Research areas and topics
I work in several different areas. My main current research project is a book tentatively titled Moral Reasoning in a Pluralistic World. Central to many views of moral reasoning is the idea of moral coherence. But the way we value seems more “pluralistic” than coherent — we care about various things, in various ways, to varying degrees. This pluralism gives rise to moral diversity: while people care about similar kinds of things all over the world — harm prevention, fairness, loyalty, etc. — they care about these things to varying degrees and direct their cares at various objects.
This book asks how we should understand moral coherence and thus moral reasoning in a context of such pluralism. I argue against “rich” interpretations of coherence, which require us to seek out as few, simple, unconflicting principles as possible. I develop and defend a “pluralist” coherence, based on judging like cases alike, taking dilemmas to be real and significant, and expanding our circle of concern.
I am also working on sexual objectification and sexual autonomy. It is now a near-platitude that sexual objectification is wrong. As is often pointed out, however, the situation is complex: much sexual activity seems to involve some kind of objectification or use of another, sometimes in ways that seem morally permissible and even quite appealing — as when lovers are so inflamed by passion that they temporarily fail to attend to the complexity and humanity of their partners. But the platitude figures in many discussions about the wrongs of pornography, prostitution, and some kinds of casual sex. The question, then, is when sexual objectification is ethically benign, and when it isn’t.
I believe the answer to this question can be partly found in respect for autonomy: it is when a person chooses to be used that objectification is ethical. But respect for autonomy requires more than mere consent, since autonomous choices must be those that are freely made in some appropriate sense.
I’ve also written on the correspondence theory of truth and expressivism in metaethics.
Links below marked “link” are to online journal sites, and are usually accessible only with permission, for example, through a university connection. Those marked “post-print” are to pdfs of (post-refereeing) drafts, downloadable from ssrn.com. If you are planning to use or cite the article, please do consult the published version one way or another or get in touch with me.
“Moral Coherence and Value Pluralism,” Canadian Journal of Philosophy, forthcoming
“Moral Coherence and Principle Pluralism,” Journal of Moral Philosophy, forthcoming
“Representation-Friendly Deflationism vs. Modest Correspondence” in Cory Wright and Nikolaj Pedersen, eds., New Waves in Philosophy: Truth (New York: Palgrave McMillan, 2010), 218-231 [post-print].
Review of Laurie Shrage, You’ve Changed”: Sex Reassignment and Personal Identity, Notre Dame Philosophical Reviews, January 8, 2010 [link to review at NDPR site]
Review of Mario Perniola, The Sex Appeal of the Inorganic: Philosophies of Desire in the Modern World (Massimo Verdicchio, translator), Journal of the History of Philosophy 19 (2010), pp. 179-182 [link], [post-print]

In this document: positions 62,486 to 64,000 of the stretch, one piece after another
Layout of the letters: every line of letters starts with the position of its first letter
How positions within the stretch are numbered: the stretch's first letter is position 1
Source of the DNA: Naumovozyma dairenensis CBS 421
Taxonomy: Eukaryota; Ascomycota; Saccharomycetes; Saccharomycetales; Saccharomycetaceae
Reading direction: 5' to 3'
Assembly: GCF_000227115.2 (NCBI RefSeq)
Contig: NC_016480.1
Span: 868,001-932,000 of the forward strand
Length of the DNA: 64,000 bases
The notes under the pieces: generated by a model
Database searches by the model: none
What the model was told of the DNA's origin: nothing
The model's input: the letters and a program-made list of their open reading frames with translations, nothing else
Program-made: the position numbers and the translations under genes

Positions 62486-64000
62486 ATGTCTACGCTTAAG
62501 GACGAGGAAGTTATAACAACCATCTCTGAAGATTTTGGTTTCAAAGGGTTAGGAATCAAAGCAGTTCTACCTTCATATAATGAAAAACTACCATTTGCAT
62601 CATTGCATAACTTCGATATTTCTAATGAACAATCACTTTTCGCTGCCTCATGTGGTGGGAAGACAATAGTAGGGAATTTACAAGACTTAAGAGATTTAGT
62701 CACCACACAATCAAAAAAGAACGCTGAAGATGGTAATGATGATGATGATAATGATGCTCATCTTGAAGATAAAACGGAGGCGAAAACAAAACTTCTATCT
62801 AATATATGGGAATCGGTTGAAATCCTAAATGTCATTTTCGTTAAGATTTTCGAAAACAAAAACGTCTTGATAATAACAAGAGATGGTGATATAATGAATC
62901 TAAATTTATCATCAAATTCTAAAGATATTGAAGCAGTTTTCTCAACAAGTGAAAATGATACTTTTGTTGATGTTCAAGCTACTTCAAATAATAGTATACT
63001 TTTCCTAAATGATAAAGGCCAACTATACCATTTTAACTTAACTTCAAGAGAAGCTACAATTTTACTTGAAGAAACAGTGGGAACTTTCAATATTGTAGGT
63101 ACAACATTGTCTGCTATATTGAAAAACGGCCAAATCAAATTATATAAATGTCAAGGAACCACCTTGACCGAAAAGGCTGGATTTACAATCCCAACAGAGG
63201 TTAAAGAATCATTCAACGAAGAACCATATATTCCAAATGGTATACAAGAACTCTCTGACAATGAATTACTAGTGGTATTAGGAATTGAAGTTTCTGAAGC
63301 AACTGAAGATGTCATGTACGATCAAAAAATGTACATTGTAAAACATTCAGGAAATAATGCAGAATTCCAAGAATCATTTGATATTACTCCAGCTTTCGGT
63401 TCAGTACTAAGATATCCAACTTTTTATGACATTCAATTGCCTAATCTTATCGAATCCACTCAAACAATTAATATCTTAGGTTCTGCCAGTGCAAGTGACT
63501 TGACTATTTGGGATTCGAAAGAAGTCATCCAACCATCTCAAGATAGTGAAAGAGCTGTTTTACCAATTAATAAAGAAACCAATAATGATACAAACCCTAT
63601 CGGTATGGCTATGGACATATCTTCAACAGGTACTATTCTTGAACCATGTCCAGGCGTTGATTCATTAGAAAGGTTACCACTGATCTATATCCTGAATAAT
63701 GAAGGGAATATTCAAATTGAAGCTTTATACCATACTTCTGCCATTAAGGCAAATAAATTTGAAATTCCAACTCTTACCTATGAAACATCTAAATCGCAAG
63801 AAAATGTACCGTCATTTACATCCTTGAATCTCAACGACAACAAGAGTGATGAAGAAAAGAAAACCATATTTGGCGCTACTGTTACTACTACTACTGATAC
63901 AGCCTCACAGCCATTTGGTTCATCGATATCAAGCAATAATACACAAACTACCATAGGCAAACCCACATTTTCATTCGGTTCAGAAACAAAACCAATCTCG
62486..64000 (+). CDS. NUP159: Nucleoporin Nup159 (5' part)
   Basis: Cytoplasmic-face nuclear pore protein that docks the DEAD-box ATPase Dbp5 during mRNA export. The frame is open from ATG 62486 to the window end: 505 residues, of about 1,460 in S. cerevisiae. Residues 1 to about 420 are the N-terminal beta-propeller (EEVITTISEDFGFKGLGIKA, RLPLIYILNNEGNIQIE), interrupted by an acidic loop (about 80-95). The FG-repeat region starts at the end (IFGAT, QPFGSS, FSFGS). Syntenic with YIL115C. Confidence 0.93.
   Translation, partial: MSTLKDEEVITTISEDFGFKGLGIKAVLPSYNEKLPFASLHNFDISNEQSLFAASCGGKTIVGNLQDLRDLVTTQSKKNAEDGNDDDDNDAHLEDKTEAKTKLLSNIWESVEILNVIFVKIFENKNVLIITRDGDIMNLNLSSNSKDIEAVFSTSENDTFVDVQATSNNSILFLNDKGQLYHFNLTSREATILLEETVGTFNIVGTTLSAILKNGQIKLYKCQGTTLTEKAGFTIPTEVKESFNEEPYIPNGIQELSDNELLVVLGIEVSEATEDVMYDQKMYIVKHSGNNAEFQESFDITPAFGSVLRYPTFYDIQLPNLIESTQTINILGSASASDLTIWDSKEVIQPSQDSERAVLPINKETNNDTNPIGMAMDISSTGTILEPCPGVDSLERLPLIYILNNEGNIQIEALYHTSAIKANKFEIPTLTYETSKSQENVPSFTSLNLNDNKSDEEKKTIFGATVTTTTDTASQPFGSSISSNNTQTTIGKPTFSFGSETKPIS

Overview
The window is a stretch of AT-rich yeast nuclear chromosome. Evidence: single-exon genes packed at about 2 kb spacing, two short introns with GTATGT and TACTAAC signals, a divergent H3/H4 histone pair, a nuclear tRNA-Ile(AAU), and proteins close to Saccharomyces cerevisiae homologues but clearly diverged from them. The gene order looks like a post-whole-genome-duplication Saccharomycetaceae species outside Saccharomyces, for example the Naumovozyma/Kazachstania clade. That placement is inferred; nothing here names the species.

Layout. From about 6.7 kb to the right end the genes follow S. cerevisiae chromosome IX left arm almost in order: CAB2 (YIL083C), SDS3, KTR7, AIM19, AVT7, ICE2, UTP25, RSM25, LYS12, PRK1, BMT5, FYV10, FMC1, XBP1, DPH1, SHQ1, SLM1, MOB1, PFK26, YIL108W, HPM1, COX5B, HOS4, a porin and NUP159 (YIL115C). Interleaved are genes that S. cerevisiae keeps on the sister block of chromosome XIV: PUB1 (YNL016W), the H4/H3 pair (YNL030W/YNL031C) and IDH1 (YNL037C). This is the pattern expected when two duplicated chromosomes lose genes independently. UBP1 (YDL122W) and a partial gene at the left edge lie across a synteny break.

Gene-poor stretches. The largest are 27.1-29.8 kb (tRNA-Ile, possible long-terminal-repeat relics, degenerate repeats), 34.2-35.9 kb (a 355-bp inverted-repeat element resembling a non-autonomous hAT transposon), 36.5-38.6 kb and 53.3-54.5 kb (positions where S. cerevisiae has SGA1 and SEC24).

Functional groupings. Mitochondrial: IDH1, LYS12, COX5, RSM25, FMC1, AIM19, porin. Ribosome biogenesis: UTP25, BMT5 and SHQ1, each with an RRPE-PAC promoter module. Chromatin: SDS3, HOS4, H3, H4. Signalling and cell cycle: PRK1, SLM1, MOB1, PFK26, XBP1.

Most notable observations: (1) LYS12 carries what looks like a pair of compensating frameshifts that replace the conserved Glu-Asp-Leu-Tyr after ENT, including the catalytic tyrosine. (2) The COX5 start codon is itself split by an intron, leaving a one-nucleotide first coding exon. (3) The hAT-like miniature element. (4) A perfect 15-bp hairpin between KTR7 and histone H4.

Review of Monique Canto-Sperber, Moral Disquiet and Human Life (Silvia Pavel, translator), Notre Dame Philosophical Reviews, October 4, 2008 [link to review at NDPR site]
Review of Anne Dufourmantelle, Blind Date: Sex and Philosophy (Catherine Porter, translator), APA Newsletter on Feminism and Philosophy, 8 (2008), 23-24 [post-print]
“Prostitution,” forthcoming in Hugh LaFollette, ed., The International Encyclopedia of Ethics (Blackwell).
Selected recent talks and conference presentations
“Sexual Use, Sexual Autonomy, and Adaptive Preferences,” McMaster University, September 2012
“Philosophy Is Not a Social Science: Value Neutrality, the Humanistic Method, and the Ethical Point of View” Philosophy in the Twenty-First Century Conference, University of Pittsburgh, May 2012
“Moral Coherence and Value Pluralism,” University of Guelph, September 2011
“Sexual Autonomy and Sexual Choices,” North American Society for Social Philosophy Twenty-Eighth International Social Philosophy Conference, July 2011
“On Tom Hurka’s The Best Things in Life,” part of an author-meets-critics session, Canadian Philosophical Association, May 2010
“Thinking about People: Humanists, Social Scientists, Ethics and Democracy,” Humanities Forum, Southern Illinois University, December 2009; North American Society for Social Philosophy, Twenty-Seventh International Social Philosophy Conference, July 2010
“Moral Coherence, Value Fragmentation, and Epistemic Justification,” American Philosophical Association Pacific Division Meeting, April 2010, Canadian Philosophical Association Annual Meeting, May 2010
“Comments on Leonard Kahn’s ‘Conflict, Regret, and Morality,’”American Philosophical Association Central Division Meeting, February 2010
“Moral Coherence and the Fragmentation of Value,” University of Waterloo, September 2009; Wilfred Laurier University, October 2009; Southern Illinois University, December 2009; American Philosophical Association Eastern Division Meeting, December 2009
“Moral Reasoning in a Pluralistic World,” North American Society for Social Philosophy, Twenty-Sixth International Social Philosophy Conference, July 2009
“Comments on Paul Hurley’s ‘What Lurks Beneath the Integrity Objection,’” Northwestern University Society for Ethical Theory and Political Philosophy, Third Annual Conference, April 2009
Page last updated January 12, 2012